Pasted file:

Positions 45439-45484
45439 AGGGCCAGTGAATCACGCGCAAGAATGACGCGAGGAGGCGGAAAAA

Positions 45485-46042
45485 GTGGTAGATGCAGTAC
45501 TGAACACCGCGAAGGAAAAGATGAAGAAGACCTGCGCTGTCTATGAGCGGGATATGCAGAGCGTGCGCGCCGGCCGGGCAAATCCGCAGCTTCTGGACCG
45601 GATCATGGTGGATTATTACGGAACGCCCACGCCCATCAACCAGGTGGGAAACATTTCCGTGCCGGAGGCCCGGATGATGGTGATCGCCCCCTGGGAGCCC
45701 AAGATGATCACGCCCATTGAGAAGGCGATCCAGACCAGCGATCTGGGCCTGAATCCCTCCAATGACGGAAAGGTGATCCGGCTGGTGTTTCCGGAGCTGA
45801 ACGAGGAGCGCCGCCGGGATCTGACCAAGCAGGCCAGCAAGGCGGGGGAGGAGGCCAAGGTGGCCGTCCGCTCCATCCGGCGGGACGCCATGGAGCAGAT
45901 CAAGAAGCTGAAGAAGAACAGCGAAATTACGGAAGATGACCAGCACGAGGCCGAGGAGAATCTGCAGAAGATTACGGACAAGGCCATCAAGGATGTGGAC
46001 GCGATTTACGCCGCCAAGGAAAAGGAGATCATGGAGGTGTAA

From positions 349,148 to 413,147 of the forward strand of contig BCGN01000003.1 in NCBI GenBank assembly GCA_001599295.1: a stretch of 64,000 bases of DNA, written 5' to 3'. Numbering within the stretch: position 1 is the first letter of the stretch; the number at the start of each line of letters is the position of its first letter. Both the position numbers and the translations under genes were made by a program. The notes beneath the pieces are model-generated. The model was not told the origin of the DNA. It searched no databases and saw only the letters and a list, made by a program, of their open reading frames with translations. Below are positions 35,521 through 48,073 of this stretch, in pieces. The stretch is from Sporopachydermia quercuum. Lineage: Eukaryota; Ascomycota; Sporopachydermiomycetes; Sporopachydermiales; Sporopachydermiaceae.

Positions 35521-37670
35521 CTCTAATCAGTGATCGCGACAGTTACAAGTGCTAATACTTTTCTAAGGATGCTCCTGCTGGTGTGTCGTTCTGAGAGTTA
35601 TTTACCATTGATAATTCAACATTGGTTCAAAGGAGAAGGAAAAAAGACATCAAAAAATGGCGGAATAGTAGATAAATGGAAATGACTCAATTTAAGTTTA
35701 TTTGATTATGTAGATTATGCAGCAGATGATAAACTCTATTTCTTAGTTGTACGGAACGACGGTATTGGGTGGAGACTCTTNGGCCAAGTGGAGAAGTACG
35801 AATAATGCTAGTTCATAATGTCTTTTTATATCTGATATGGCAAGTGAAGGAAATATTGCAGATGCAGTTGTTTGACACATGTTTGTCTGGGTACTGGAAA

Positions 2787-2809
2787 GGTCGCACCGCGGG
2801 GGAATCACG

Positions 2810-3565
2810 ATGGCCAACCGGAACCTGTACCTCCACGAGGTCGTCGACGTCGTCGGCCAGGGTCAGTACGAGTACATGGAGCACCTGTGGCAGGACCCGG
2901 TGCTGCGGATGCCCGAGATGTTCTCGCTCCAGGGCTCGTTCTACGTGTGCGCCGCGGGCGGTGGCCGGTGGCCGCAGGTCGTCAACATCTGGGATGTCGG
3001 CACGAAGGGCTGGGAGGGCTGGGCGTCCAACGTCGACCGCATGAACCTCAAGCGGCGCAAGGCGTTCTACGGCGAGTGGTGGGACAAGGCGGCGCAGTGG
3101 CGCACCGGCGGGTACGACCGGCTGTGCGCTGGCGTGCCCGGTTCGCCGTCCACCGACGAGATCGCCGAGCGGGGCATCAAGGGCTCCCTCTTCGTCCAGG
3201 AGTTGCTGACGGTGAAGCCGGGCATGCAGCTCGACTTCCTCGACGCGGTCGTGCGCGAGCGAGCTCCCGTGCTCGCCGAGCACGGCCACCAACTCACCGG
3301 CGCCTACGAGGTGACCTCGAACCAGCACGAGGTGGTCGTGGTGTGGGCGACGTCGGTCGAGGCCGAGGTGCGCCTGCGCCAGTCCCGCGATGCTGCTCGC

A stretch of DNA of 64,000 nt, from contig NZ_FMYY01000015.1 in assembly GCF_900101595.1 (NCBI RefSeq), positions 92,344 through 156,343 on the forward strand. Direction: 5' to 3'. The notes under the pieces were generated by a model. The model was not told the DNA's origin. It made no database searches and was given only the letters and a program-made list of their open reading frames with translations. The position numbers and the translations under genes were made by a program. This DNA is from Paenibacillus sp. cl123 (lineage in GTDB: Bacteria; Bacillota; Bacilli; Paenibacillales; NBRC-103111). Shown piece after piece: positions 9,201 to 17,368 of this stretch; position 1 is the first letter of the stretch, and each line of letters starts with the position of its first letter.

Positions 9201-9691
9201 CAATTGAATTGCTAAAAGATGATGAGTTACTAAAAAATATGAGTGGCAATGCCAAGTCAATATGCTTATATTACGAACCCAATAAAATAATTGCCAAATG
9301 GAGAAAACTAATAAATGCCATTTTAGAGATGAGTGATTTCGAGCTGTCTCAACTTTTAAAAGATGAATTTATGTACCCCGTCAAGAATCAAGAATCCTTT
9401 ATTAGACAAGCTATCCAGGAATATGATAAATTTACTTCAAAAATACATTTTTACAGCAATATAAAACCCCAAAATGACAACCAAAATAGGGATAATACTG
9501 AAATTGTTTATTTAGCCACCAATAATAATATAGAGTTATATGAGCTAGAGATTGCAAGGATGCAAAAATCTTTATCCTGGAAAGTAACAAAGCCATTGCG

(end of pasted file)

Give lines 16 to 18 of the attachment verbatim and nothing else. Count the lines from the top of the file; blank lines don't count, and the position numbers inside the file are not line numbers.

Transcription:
35801 AATAATGCTAGTTCATAATGTCTTTTTATATCTGATATGGCAAGTGAAGGAAATATTGCAGATGCAGTTGTTTGACACATGTTTGTCTGGGTACTGGAAA

Positions 2787-2809
2787 GGTCGCACCGCGGG